Antimicrobial resistance (AMR) and Antibacterial Resistance (ABR)


Antimicrobial resistance (AMR) is a global health and development threat that occurs when microbes (such as bacteria, viruses, fungi and parasites) evolve mechanisms that protect them from the effects of antimicrobials (drugs used to treat infections) . That means the germs are not killed and continue to grow, making infections harder to treat and increasing the risk of disease spread, severe illness and death .

Antibiotics are a type of antimicrobials that are used to treat bacterial infections. Antibacterial resistance (ABR) is a subset of AMR that refers to the resistance of bacteria to antibiotics . ABR is one of the most serious forms of AMR, as bacteria cause many common and life-threatening infections in humans and animals. ABR can also lead to the emergence and spread of multi-drug resistant (MDR) bacteria, also known as "superbugs", that are resistant to different types of antibiotics with different structures and modes of action .

AMR and ABR are driven by the misuse and overuse of antimicrobials in humans, animals and plants, as well as by the lack of access to quality antimicrobials, clean water and sanitation, and infection prevention and control measures . AMR and ABR pose a serious challenge to modern medicine, as they compromise the effectiveness of antimicrobials that are essential for treating infections, including during major surgery, cancer chemotherapy, organ transplantation and chronic diseases .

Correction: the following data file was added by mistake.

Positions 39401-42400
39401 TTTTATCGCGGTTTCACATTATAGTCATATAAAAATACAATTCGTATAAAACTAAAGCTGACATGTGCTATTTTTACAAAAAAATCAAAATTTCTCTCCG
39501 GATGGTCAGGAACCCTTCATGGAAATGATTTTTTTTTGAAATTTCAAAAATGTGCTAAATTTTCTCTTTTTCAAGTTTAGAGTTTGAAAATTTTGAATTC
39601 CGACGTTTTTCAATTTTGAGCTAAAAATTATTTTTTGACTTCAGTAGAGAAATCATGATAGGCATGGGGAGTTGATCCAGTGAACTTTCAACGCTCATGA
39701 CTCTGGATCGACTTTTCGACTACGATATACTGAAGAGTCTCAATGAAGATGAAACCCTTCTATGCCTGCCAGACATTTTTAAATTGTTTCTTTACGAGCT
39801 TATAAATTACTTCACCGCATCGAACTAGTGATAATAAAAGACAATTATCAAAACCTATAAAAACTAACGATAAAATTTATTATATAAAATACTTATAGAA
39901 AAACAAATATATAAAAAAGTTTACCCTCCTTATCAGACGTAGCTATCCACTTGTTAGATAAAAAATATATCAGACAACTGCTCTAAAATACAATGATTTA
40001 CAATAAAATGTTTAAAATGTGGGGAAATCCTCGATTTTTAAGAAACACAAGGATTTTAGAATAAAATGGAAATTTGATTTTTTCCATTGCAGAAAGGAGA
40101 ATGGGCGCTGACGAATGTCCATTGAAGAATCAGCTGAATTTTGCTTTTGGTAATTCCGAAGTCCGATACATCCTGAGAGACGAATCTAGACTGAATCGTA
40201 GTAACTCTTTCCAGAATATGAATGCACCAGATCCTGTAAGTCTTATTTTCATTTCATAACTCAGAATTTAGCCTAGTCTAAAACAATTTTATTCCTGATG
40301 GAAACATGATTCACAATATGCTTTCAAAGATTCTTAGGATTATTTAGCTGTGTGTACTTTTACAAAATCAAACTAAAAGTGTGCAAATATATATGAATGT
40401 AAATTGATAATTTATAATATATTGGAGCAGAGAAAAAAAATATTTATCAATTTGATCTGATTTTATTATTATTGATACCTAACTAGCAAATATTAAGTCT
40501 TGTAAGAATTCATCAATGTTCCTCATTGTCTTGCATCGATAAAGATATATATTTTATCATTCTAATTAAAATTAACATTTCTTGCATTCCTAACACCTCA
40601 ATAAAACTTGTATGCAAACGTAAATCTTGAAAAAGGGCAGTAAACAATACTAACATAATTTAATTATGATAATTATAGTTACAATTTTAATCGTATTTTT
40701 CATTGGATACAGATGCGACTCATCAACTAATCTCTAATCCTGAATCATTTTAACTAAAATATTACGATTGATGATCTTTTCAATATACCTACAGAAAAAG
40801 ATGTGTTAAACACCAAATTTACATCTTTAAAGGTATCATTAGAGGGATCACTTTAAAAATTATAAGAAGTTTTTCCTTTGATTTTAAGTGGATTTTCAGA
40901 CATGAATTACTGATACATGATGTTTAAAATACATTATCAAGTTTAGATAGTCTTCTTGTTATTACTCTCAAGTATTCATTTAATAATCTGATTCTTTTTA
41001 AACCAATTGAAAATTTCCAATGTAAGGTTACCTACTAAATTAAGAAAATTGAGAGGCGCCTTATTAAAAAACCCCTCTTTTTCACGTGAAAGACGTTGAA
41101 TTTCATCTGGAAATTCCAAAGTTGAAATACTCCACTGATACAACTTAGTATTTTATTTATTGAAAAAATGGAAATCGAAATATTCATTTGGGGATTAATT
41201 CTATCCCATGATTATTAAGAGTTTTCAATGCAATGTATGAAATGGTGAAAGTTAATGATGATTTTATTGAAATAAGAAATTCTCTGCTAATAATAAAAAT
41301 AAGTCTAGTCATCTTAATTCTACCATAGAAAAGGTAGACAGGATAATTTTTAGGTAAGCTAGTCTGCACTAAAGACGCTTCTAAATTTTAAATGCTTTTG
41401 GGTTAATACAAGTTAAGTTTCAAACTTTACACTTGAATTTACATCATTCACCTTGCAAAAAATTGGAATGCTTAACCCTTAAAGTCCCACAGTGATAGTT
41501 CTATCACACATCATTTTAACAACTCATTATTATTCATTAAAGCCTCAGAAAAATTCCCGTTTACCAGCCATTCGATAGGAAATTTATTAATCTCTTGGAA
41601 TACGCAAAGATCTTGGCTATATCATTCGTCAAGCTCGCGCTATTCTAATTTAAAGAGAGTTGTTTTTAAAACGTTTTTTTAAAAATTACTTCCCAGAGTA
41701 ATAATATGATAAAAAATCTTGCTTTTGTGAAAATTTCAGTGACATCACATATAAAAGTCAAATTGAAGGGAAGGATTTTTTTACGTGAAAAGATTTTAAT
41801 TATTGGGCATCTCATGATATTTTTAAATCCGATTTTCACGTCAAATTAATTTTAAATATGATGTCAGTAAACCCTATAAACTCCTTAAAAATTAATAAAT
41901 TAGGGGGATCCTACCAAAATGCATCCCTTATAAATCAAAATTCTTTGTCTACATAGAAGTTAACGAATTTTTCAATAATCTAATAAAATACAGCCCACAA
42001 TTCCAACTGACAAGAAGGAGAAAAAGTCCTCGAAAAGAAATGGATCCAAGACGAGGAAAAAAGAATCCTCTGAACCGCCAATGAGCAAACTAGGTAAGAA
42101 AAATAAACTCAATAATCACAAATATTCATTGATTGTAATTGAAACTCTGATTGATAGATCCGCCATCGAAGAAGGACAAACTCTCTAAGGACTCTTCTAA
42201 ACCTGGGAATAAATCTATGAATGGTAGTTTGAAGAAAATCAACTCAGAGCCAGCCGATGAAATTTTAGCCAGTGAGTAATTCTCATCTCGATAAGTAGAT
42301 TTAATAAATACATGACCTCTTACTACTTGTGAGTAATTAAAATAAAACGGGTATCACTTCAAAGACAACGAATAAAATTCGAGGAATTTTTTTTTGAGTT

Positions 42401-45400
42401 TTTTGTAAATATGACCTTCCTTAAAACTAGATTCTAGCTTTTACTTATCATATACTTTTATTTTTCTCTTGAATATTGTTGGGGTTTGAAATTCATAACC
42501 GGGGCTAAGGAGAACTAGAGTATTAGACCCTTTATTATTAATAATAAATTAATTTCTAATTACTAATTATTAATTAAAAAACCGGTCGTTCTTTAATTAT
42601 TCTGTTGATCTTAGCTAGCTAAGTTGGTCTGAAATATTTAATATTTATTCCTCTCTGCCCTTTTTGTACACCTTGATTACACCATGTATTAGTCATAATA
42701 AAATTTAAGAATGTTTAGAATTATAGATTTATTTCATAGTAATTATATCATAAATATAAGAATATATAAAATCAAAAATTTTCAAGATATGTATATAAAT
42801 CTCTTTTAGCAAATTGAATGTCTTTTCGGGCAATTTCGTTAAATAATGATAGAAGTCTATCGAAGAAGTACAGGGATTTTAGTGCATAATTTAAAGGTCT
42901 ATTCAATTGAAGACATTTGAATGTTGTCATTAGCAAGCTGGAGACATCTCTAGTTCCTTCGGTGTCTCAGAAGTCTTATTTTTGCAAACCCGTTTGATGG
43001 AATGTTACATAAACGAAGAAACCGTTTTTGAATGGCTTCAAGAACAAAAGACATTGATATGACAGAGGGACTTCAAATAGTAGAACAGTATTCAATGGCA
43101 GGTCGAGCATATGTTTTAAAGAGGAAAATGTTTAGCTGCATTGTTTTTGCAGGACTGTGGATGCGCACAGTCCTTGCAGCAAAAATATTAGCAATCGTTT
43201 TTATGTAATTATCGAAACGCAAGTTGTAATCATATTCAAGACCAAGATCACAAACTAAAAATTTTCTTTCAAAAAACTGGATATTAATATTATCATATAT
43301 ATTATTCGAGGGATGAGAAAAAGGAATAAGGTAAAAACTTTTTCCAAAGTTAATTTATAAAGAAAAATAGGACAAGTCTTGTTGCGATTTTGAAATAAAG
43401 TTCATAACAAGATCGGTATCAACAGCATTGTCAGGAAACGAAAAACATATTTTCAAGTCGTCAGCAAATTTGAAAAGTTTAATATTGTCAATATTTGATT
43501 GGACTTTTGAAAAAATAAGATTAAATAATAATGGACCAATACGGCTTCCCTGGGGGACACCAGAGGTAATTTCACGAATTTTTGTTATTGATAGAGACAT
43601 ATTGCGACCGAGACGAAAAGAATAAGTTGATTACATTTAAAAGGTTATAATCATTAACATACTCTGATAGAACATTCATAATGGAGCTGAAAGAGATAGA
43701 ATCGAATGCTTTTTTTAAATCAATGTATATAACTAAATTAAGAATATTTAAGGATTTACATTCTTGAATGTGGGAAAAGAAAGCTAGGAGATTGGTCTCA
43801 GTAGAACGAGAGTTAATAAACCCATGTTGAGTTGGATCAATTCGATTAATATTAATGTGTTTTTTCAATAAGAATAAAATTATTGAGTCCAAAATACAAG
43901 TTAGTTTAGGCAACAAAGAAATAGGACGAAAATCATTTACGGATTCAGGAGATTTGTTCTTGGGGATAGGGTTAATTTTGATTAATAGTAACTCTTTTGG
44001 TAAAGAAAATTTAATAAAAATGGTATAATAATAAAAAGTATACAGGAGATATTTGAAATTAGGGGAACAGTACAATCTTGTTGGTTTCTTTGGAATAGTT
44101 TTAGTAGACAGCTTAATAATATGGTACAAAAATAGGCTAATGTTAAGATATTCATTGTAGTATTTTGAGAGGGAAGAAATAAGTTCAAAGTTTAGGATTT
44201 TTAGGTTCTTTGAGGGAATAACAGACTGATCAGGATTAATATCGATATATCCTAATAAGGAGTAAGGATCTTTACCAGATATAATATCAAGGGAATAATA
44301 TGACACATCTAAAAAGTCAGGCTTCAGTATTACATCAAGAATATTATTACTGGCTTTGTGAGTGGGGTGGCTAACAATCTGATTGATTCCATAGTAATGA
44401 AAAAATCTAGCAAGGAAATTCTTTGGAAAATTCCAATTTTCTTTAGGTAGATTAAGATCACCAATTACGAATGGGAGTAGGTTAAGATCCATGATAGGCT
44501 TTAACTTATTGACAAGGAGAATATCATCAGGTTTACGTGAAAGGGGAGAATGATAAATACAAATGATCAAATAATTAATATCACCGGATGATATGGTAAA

The World Health Organization (WHO) has declared that AMR is one of the top 10 global public health threats facing humanity . According to the WHO, at least 700 000 people die each year due to drug-resistant diseases, including 230 000 people who die from multidrug-resistant tuberculosis. More and more common diseases such as pneumonia, gonorrhoea, and salmonellosis are becoming harder to treat as the antibiotics used to treat them become less effective. Without urgent action, AMR could cause 10 million deaths each year by 2050 and damage the economy as much as the 2008-2009 global financial crisis .

In this article, we will explore the four mechanisms of AMR development, the difference between resistance to a particular class vs multi-drug resistance (MDR), the further classification of MDR into extensively drug-resistant (XDR) and pan drug-resistant (PDR), and the lists of priority pathogens issued by the WHO and the US Center for Disease Control and Prevention (CDC) to guide research, discovery and development of new antimicrobials. We will also discuss the possible solutions and actions that can be taken to prevent and control AMR and ABR at different levels.